You must also be able to communicate and understand each other — directly and openly, because you can’t be walking on eggshells around each other. You must be able to discuss issues and arrive at mutually agreeable, logical outcomes, without it turning personal.
Where To Find A Cofounder?
The next biggest thing about how to find a cofounder is the question of “where”.
My cofounders and I all met in school. School was a great place to test for work ethic, because it was a low-risk environment in which you could see how each other worked.
There are other areas to look for a business cofounder. However, it’s much easier once you have a better idea of the kind of cofounder you’re looking for. If you’re out of school, here are some other ways that you can look for a cofounder.
Going back to school
The first thing that you can consider is actually going back to school. You don’t have to take a 4-year degree program. Perhaps you could take short executive courses in things that would be useful in the running of a business.
These courses attract the right kind of people to take it: driven people who want to improve themselves and are open to the idea of starting a business.
Cofounder communities, hackathons, and incubators
These communities exist to solve the problem that many people face: where to find a good cofounder? Personally, I haven’t heard of anyone having success here, but it’s a possible avenue. An example of these communities is CoFounderLabs.
Alternatively, you can try hackathons or incubators, which bring together people to work on startups. You will be either able to work on an idea of your own or join someone’s idea.
Friends and family
You have an existing social network – make use of it. Think of people who you enjoy working with, such as a coworker, or a fellow student, or even someone who provides a service to you, such as a lawyer, sales professional, and so on. It might be a time to be seeding a conversation or getting them at an opportune time, such as when they’re in between jobs.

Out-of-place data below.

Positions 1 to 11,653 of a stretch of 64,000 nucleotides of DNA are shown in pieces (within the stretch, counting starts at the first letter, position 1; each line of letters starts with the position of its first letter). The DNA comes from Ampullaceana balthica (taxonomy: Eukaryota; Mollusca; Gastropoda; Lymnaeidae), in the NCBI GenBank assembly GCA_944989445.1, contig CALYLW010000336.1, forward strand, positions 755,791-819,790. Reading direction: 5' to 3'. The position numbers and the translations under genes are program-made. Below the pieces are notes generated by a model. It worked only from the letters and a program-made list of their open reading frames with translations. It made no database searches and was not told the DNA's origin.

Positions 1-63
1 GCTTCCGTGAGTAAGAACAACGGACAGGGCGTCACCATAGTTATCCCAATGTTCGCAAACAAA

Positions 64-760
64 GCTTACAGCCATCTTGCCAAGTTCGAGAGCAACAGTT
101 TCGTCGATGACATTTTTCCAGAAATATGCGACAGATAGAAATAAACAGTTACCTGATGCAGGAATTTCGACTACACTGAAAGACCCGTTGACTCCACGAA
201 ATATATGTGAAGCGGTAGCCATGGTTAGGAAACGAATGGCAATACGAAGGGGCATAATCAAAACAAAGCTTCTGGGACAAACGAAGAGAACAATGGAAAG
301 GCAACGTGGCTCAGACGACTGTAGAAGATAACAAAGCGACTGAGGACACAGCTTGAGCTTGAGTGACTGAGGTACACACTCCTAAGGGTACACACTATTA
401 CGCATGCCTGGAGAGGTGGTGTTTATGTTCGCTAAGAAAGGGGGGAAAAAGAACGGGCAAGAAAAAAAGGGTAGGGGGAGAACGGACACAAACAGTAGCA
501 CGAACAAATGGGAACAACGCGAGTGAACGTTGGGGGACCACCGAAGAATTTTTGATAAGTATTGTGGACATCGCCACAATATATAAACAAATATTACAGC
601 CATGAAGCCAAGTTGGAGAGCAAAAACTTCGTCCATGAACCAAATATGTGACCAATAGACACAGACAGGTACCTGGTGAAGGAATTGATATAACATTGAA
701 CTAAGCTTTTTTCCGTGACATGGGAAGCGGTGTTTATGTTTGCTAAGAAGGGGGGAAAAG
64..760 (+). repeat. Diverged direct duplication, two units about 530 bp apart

Put the word out as well. Friends of friends can be extremely powerful. You need to be as detailed as possible though, but you shouldn’t outright say that you’re looking for a cofounder.
An example of a message that you can put out is, “Hey, I’m starting a business and I’m looking for a tech/business/design person. Do you know of anyone who is good with programming/business/design?”
When you get introduced to people, you can then start a conversation and see if they are even a good fit to begin with before you delve into further details.
If you have a very specific skillset that you’re looking for, a great place to find people is through conferences and exhibitions, or even online through LinkedIn.
It’s difficult, and requires time, but it puts you in touch with people with the exact skillset that you’re looking for. The hardest part about this is to find someone whom you’d enjoy working with, and who would be ready to join you in a startup.
The way to start this is by a simple conversation to get to know each other professionally before moving on to the details of your startup.
If you don’t even know what skillsets you require, I would recommend against even going for networking because it will potentially take up a lot of your time.
Job portals / Gig websites
Another way to find a cofounder is through small projects that you can work together on. For example, if you plan on starting a UX agency, you can outsource initial work to UX designers/Sales/Whatever roles and see if you find people doing good work. If you get along well with them, perhaps you can explore doing more together.
How To Find a Cofounder
Finding a business cofounder isn’t easy, but can be achieved with time and good fortune. In summary, when you’re considering a potential business cofounder, make sure the person:
- Is as hardworking and driven as you are
- Brings different skillsets to the table
- Thinks differently from you, in terms of risks and perspective
- Is someone whose opinion you respect and will listen to
Do you have any other tips on how to find a cofounder? Leave them in the comments below.